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Snakes on the Balearic islands: an invasion tale with implications for native biodiversity conservation.

Silva-Rocha I, Salvi D, Sillero N, Mateo JA, Carretero MA - PLoS ONE (2015)

Bottom Line: The identification of the origin and colonization pathways of alien species, as well as the prediction of their expansion, is crucial to develop effective conservation strategies.For all of them, the ecological niche models showed a current low habitat suitability in the Balearic, which is however predicted to increase significantly in the next few decades under climate change scenarios.Evidence from direct observations and spatial distribution of the first-occurrence records of alien snakes (but also lizards and worm lizards) suggest the nursery trade, and in particular olive tree importation from Iberian Peninsula, as the main pathway of introduction of alien reptiles in the Balearic islands.

View Article: PubMed Central - PubMed

Affiliation: CIBIO Research Centre in Biodiversity and Genetic Resources, InBIO, Universidade do Porto, Vairão, Vila do Conde, Portugal.

ABSTRACT
Biological invasions are a major conservation threat for biodiversity worldwide. Islands are particularly vulnerable to invasive species, especially Mediterranean islands which have suffered human pressure since ancient times. In the Balearic archipelago, reptiles represent an outstanding case with more alien than native species. Moreover, in the last decade a new wave of alien snakes landed in the main islands of the archipelago, some of which were originally snake-free. The identification of the origin and colonization pathways of alien species, as well as the prediction of their expansion, is crucial to develop effective conservation strategies. In this study, we used molecular markers to assess the allochthonous status and the putative origin of the four introduced snake species (Hemorrhois hippocrepis, Malpolon monspessulanus, Macroprotodon mauritanicus and Rhinechis scalaris) as well as ecological niche models to infer their patterns of invasion and expansion based on current and future habitat suitability. For most species, DNA sequence data suggested the Iberian Peninsula as the potential origin of the allochthonous populations, although the shallow phylogeographic structure of these species prevented the identification of a restricted source-area. For all of them, the ecological niche models showed a current low habitat suitability in the Balearic, which is however predicted to increase significantly in the next few decades under climate change scenarios. Evidence from direct observations and spatial distribution of the first-occurrence records of alien snakes (but also lizards and worm lizards) suggest the nursery trade, and in particular olive tree importation from Iberian Peninsula, as the main pathway of introduction of alien reptiles in the Balearic islands. This trend has been reported also for recent invasions in NE Spain, thus showing that olive trees transplantation may be an effective vector for bioinvasion across the Mediterranean. The combination of molecular and ecological tools used in this study reveals a promising approach for the understanding of the complex invasion process, hence guiding conservation management actions.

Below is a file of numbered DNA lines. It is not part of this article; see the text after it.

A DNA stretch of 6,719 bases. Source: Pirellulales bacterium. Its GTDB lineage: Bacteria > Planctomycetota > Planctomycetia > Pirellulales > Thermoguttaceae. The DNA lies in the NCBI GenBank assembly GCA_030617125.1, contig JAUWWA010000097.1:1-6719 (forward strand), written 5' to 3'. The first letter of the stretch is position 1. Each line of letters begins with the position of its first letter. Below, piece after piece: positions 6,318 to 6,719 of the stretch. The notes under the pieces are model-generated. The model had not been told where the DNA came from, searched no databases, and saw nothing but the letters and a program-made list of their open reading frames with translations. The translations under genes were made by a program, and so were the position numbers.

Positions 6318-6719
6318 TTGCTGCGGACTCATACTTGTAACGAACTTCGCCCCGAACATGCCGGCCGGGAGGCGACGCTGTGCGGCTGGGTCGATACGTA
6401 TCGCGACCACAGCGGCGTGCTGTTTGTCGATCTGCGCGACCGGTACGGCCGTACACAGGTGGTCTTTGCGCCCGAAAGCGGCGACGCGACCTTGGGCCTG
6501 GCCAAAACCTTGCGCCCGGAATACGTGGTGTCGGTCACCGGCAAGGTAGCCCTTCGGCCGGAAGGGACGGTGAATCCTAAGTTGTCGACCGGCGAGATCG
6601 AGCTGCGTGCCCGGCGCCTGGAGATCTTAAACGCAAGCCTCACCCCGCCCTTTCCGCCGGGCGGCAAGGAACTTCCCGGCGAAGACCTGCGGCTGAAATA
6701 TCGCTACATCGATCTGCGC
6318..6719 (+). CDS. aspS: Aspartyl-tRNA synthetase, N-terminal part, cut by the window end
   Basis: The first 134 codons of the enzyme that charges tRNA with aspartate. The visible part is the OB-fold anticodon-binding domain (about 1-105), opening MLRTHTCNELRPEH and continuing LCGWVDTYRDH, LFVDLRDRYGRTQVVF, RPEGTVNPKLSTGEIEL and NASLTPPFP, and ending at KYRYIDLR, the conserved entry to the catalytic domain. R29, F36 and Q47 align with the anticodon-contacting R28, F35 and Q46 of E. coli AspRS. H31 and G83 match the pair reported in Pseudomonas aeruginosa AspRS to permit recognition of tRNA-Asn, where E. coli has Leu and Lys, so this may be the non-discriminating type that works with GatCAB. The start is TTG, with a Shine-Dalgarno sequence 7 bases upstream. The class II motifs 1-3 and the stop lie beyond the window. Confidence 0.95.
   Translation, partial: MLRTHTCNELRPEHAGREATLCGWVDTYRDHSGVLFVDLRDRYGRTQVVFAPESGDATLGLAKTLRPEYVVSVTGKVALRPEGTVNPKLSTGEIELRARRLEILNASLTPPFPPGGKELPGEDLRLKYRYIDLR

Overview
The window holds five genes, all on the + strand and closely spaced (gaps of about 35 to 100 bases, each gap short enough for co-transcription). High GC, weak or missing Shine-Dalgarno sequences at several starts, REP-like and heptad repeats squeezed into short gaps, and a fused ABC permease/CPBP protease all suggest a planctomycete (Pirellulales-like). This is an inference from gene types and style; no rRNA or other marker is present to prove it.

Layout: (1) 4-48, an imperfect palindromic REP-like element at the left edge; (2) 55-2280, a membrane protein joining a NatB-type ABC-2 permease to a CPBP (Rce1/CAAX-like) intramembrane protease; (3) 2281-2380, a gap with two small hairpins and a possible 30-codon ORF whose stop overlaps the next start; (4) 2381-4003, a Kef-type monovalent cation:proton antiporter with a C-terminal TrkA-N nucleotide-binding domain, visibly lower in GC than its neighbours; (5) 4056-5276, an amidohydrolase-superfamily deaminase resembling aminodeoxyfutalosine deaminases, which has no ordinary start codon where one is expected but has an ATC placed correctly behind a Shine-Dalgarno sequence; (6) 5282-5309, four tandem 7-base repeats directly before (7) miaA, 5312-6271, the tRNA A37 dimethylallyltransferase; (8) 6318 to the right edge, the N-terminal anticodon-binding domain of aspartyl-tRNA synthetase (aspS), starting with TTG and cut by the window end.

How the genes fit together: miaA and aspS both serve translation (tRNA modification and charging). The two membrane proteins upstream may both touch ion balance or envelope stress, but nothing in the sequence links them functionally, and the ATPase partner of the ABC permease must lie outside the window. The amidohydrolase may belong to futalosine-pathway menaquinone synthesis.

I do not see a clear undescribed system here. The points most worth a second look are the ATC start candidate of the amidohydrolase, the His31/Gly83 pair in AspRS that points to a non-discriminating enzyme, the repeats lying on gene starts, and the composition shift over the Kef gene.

No MeSH data available.


Related in: MedlinePlus

Map of the Balearic archipelago.The inset (top right) shows the geographic position of the Balearic archipelago in the Western Mediterranean.
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pone.0121026.g001: Map of the Balearic archipelago.The inset (top right) shows the geographic position of the Balearic archipelago in the Western Mediterranean.

Mentions: In this respect, reptiles in the Balearic Islands (Mallorca, Menorca, Ibiza, and Formentera; see Fig. 1) represent the most paradigmatic case within the Mediterranean region and perhaps one of the outstanding cases in the world [12], with by far more alien (19) than native (2) species. Isolated from the continent since the Messinian (5.33 my BP) [13], this archipelago currently harbours only two endemic reptiles, the Lilford’s and Ibiza wall lizards (Podarcis lilfordi and P. ptyusensis, respectively) [12]. By contrast, a striking number of alien species have been reported for the main islands, namely, 16 in Mallorca, two in Cabrera (south of Mallorca), 11 in Menorca, six in Ibiza, and five in Formentera.